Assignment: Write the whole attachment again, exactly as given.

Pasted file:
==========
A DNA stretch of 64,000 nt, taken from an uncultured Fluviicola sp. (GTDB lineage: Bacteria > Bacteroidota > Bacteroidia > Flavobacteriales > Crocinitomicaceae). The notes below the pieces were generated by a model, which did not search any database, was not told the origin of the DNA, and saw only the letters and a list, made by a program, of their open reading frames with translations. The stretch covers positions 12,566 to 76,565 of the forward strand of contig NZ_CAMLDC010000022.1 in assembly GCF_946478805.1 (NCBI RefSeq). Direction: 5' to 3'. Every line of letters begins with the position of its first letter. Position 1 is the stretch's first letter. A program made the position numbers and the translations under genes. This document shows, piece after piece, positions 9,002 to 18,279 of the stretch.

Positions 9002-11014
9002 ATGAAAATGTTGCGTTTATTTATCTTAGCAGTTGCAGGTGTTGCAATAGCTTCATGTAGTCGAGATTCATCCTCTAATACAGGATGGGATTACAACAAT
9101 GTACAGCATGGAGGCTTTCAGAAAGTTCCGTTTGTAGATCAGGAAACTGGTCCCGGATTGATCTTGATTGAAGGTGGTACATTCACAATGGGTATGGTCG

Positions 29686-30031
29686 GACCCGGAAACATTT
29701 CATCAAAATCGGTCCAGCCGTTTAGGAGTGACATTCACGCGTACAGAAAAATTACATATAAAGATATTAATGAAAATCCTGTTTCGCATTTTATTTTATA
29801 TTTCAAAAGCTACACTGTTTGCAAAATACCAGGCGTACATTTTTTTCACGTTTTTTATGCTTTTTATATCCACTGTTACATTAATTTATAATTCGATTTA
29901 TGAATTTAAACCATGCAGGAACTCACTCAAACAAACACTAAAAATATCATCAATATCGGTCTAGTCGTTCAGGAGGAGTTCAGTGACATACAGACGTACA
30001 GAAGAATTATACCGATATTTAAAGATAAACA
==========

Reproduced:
A DNA stretch of 64,000 nt, taken from an uncultured Fluviicola sp. (GTDB lineage: Bacteria > Bacteroidota > Bacteroidia > Flavobacteriales > Crocinitomicaceae). The notes below the pieces were generated by a model, which did not search any database, was not told the origin of the DNA, and saw only the letters and a list, made by a program, of their open reading frames with translations. The stretch covers positions 12,566 to 76,565 of the forward strand of contig NZ_CAMLDC010000022.1 in assembly GCF_946478805.1 (NCBI RefSeq). Direction: 5' to 3'. Every line of letters begins with the position of its first letter. Position 1 is the stretch's first letter. A program made the position numbers and the translations under genes. This document shows, piece after piece, positions 9,002 to 18,279 of the stretch.

Positions 9002-11014
9002 ATGAAAATGTTGCGTTTATTTATCTTAGCAGTTGCAGGTGTTGCAATAGCTTCATGTAGTCGAGATTCATCCTCTAATACAGGATGGGATTACAACAAT
9101 GTACAGCATGGAGGCTTTCAGAAAGTTCCGTTTGTAGATCAGGAAACTGGTCCCGGATTGATCTTGATTGAAGGTGGTACATTCACAATGGGTATGGTCG

Positions 29686-30031
29686 GACCCGGAAACATTT
29701 CATCAAAATCGGTCCAGCCGTTTAGGAGTGACATTCACGCGTACAGAAAAATTACATATAAAGATATTAATGAAAATCCTGTTTCGCATTTTATTTTATA
29801 TTTCAAAAGCTACACTGTTTGCAAAATACCAGGCGTACATTTTTTTCACGTTTTTTATGCTTTTTATATCCACTGTTACATTAATTTATAATTCGATTTA
29901 TGAATTTAAACCATGCAGGAACTCACTCAAACAAACACTAAAAATATCATCAATATCGGTCTAGTCGTTCAGGAGGAGTTCAGTGACATACAGACGTACA
30001 GAAGAATTATACCGATATTTAAAGATAAACA